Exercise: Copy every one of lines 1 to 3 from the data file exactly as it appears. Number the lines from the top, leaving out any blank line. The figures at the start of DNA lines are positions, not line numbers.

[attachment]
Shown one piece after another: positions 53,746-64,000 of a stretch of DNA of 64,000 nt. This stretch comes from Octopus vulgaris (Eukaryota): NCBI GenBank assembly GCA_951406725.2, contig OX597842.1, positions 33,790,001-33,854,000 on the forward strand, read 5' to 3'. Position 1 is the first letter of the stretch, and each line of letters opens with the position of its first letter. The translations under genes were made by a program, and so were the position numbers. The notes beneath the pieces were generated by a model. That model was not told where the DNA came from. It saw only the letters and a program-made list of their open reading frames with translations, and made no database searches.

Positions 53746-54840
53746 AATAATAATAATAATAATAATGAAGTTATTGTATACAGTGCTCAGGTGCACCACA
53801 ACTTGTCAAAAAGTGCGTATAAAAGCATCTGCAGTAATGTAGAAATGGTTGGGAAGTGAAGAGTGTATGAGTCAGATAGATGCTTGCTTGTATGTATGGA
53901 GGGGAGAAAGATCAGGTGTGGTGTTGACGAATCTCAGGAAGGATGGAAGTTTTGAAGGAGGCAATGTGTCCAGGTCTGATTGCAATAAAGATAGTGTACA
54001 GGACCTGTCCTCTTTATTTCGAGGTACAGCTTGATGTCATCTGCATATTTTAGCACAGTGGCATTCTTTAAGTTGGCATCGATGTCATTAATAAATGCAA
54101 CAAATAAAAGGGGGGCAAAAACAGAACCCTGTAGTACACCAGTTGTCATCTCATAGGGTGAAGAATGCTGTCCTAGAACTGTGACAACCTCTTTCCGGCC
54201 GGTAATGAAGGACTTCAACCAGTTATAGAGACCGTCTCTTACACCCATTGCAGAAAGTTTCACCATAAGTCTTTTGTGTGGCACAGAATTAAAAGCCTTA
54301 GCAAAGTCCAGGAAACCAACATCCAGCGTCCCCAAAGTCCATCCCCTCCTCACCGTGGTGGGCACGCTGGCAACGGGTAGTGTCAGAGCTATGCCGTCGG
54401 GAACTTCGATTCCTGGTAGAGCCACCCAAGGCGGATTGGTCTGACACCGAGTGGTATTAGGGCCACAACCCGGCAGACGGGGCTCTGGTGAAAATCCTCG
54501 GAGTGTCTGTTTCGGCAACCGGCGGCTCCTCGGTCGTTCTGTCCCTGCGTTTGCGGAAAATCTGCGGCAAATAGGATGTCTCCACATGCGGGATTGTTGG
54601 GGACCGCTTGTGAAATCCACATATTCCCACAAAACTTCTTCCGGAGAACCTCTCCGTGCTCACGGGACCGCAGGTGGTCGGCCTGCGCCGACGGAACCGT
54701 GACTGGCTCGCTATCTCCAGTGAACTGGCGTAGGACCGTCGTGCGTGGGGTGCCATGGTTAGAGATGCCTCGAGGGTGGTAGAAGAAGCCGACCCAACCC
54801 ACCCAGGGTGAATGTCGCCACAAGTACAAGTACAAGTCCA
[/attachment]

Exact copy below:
Shown one piece after another: positions 53,746-64,000 of a stretch of DNA of 64,000 nt. This stretch comes from Octopus vulgaris (Eukaryota): NCBI GenBank assembly GCA_951406725.2, contig OX597842.1, positions 33,790,001-33,854,000 on the forward strand, read 5' to 3'. Position 1 is the first letter of the stretch, and each line of letters opens with the position of its first letter. The translations under genes were made by a program, and so were the position numbers. The notes beneath the pieces were generated by a model. That model was not told where the DNA came from. It saw only the letters and a program-made list of their open reading frames with translations, and made no database searches.

Positions 53746-54840
53746 AATAATAATAATAATAATAATGAAGTTATTGTATACAGTGCTCAGGTGCACCACA